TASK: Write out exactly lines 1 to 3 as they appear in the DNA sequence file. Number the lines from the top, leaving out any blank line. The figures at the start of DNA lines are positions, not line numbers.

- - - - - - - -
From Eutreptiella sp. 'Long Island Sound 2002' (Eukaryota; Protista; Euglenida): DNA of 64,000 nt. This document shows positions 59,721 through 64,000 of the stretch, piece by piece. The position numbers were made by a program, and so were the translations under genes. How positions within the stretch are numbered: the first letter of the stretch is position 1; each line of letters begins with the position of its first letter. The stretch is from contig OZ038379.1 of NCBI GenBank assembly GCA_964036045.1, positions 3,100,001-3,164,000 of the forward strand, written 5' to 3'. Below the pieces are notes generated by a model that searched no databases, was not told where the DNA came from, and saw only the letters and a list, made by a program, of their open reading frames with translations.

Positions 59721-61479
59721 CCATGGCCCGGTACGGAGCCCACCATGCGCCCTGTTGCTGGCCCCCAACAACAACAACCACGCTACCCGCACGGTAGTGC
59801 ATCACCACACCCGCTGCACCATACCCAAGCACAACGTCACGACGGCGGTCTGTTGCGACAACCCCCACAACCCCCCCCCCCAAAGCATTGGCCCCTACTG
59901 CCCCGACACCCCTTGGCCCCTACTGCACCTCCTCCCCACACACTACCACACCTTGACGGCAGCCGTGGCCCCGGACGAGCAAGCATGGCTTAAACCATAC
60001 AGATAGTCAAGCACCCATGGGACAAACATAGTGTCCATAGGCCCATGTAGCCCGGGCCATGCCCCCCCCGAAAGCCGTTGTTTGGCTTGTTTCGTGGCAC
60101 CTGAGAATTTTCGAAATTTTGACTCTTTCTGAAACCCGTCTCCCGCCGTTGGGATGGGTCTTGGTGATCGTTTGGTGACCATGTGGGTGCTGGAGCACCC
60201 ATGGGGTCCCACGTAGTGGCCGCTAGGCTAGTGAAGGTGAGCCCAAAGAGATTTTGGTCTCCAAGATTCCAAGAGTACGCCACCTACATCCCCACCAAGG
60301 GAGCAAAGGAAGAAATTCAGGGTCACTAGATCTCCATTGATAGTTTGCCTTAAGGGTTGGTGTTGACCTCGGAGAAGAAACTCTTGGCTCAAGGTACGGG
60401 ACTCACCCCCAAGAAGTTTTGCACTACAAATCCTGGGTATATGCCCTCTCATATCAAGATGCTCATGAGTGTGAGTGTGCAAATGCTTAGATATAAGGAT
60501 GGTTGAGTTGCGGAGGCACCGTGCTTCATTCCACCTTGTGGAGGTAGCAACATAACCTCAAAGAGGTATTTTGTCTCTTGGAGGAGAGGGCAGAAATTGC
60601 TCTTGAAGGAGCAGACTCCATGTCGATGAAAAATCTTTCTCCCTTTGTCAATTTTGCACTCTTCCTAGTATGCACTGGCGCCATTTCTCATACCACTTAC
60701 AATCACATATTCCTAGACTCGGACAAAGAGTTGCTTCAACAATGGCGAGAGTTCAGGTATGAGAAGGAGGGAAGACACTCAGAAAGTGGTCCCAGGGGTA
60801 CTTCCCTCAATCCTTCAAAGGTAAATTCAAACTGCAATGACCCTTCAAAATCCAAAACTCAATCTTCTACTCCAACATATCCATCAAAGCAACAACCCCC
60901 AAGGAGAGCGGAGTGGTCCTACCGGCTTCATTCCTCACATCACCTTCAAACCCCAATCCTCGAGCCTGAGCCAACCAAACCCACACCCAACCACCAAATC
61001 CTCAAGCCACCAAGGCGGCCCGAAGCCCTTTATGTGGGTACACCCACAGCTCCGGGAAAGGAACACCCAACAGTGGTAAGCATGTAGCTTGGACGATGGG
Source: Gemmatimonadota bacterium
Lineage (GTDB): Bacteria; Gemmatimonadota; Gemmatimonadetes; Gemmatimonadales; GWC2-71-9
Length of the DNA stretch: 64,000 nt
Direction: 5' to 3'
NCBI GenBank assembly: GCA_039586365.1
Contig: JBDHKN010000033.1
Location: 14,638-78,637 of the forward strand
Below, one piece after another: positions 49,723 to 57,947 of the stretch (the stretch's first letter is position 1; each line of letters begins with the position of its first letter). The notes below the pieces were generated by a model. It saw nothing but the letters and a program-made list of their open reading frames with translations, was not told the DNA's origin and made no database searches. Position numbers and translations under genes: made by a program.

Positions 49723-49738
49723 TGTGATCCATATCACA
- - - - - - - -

From Eutreptiella sp. 'Long Island Sound 2002' (Eukaryota; Protista; Euglenida): DNA of 64,000 nt. This document shows positions 59,721 through 64,000 of the stretch, piece by piece. The position numbers were made by a program, and so were the translations under genes. How positions within the stretch are numbered: the first letter of the stretch is position 1; each line of letters begins with the position of its first letter. The stretch is from contig OZ038379.1 of NCBI GenBank assembly GCA_964036045.1, positions 3,100,001-3,164,000 of the forward strand, written 5' to 3'. Below the pieces are notes generated by a model that searched no databases, was not told where the DNA came from, and saw only the letters and a list, made by a program, of their open reading frames with translations.

Positions 59721-61479
59721 CCATGGCCCGGTACGGAGCCCACCATGCGCCCTGTTGCTGGCCCCCAACAACAACAACCACGCTACCCGCACGGTAGTGC